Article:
After this major event, the band would start breaking off in separate groups as Grace Slick & Paul Kanter collaborated musically to form the earliest version of what was to be the Jefferson Starship. By 1969 they began living together & had a daughter China Wing Kanter. 

Kaukanen & Cassidy put more time into their side project Hot Tuna. This left Balin out in the cold, on his own. 

At the Altamont concer a fan was killed by Hells Angels & three others died as well, as the sixties came to a horrible end, no more Woodstocks. At Altamont as Balin was trying to restore order, he was punched in the face by a Hells Angel.

 After the death of Janis Joplin, Balin restrained from drugs & alcohol putting him even further from his band mates. By 1971 he left the group.

Three years later Balin & Kanter wrote  the song "Caroline" together, this led Balin to join Kantner & Slick in their new group, the Jefferson Starship. 

Balin would help write & sing lead on four top twenty Starship hits "With Your Love " "Runaway" both reaching #12. A cover of "Count on Me" reaching #8 & Balins own "Miracles" reaching #3 on the charts.

By 1978 his relationship with the band & Slicks on going alchil problems led him to leave the Starship. He went on to a solo career, releasing the #8 hit "Hearts" in 1981 and another top 40 hit "Atlanta Lady".  In 1985 he Kantner & Cassidy formed the short lived KBC Band. In 1989 there was a minor Airplane reunion as well.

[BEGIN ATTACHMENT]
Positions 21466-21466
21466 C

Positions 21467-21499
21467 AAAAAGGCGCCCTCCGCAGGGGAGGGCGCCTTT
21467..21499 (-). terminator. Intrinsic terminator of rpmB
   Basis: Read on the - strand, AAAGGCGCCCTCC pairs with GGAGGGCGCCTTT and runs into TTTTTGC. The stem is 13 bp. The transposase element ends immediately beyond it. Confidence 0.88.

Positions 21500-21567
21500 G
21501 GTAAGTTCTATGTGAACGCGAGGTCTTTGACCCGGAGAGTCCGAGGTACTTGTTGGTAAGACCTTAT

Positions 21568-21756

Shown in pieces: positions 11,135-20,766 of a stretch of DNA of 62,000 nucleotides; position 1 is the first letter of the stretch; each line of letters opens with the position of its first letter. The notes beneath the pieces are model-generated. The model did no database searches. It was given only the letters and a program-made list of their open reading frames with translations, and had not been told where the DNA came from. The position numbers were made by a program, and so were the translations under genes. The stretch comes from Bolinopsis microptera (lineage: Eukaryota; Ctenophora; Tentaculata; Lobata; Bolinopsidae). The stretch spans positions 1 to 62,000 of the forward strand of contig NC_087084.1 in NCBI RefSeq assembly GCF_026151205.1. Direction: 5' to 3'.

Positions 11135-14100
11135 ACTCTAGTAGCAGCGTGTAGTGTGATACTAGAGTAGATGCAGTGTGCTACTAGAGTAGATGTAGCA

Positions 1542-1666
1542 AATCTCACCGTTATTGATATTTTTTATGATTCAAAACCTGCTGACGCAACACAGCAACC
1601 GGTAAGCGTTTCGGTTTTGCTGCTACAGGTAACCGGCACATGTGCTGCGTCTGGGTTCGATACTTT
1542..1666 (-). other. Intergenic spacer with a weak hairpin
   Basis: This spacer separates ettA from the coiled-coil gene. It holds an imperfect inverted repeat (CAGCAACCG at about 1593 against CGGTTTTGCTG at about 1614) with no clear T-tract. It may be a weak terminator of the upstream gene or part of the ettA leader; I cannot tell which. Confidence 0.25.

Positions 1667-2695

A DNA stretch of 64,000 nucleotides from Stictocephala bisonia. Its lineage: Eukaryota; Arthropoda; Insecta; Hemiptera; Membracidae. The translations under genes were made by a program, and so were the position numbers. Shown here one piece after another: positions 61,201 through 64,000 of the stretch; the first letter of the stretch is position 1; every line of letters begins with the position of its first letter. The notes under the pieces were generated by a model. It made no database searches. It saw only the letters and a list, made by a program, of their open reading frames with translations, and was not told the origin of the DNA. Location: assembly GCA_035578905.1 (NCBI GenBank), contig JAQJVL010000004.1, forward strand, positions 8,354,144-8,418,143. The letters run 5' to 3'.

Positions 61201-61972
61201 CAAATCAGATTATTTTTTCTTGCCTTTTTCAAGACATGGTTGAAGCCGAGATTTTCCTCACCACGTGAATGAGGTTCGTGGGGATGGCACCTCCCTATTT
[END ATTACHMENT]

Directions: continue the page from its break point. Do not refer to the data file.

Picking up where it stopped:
Balin would eventually rejoin Kantner in different line ups of the Jefferson Starship, until Katners death in 2016.

Family: Balin had been married three times & has two daughters, as well as two step daughters. He resided between San Francisco & St. Augustine Florida. He also enjoyed painting as a hobby his entire life.

In 2016 he was taken to Mt. Sinai Hospital in New York, and needed open heart surgery. Balin was never the same, a lawsuit filed claimed neglect leaving him with a paralyzed vocal chord, loss of half his tongue & a thumb as well as kidney damage. He passed away on September 27th 2018 at age 76.

Quotes- Jorma Kaukonen: Marty’s passing reaffirms the power of love, the power of family, the power of possibilities." - "Marty and I were young together in a time that defined our lives. Had it not been for him, my life would have taken an alternate path I cannot imagine. He and Paul Kantner came together and like plutonium halves in a reactor started a chain reaction that still affects many of us today. Marty always reached for the stars and he took us along with him. ”

Jack Cassidy: “RIP Marty Balin, fellow bandmate and music traveler passed last night. A great songwriter and singer who loved life and music. We shared some wonderful times together. We will all miss you!!!!”